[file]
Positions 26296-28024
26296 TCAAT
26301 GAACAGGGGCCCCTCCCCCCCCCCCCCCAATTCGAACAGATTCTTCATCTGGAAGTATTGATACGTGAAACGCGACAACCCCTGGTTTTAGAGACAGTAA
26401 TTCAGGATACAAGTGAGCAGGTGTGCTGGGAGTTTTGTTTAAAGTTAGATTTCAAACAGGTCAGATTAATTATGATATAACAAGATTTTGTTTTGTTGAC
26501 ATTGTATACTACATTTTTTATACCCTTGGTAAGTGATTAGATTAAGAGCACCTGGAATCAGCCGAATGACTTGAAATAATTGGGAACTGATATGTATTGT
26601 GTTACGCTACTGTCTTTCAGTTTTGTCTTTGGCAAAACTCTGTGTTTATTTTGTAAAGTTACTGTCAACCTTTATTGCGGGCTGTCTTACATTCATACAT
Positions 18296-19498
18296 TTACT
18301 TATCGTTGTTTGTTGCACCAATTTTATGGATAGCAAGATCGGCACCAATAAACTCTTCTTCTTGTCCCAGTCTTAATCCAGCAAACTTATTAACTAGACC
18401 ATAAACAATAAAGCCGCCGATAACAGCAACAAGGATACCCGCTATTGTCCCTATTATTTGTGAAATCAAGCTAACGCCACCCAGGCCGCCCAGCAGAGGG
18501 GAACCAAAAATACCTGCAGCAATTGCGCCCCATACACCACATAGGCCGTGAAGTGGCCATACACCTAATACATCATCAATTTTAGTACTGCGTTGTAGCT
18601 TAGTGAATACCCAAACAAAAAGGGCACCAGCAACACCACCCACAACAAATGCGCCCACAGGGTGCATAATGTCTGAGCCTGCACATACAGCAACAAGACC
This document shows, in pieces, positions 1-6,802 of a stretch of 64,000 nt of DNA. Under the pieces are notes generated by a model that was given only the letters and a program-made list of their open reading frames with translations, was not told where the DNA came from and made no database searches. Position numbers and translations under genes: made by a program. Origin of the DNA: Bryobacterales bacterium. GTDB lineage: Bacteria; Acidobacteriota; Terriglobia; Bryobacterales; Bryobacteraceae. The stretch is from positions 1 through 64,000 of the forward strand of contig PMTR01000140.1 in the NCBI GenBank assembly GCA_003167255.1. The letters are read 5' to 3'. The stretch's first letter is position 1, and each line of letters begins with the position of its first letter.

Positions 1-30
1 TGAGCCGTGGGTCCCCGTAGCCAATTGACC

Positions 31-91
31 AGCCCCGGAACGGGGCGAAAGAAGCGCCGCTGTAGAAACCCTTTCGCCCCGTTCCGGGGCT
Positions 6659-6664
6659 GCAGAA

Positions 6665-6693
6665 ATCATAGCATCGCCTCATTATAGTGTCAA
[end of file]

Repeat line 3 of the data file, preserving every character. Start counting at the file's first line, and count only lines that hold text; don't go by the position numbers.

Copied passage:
26301 GAACAGGGGCCCCTCCCCCCCCCCCCCCAATTCGAACAGATTCTTCATCTGGAAGTATTGATACGTGAAACGCGACAACCCCTGGTTTTAGAGACAGTAA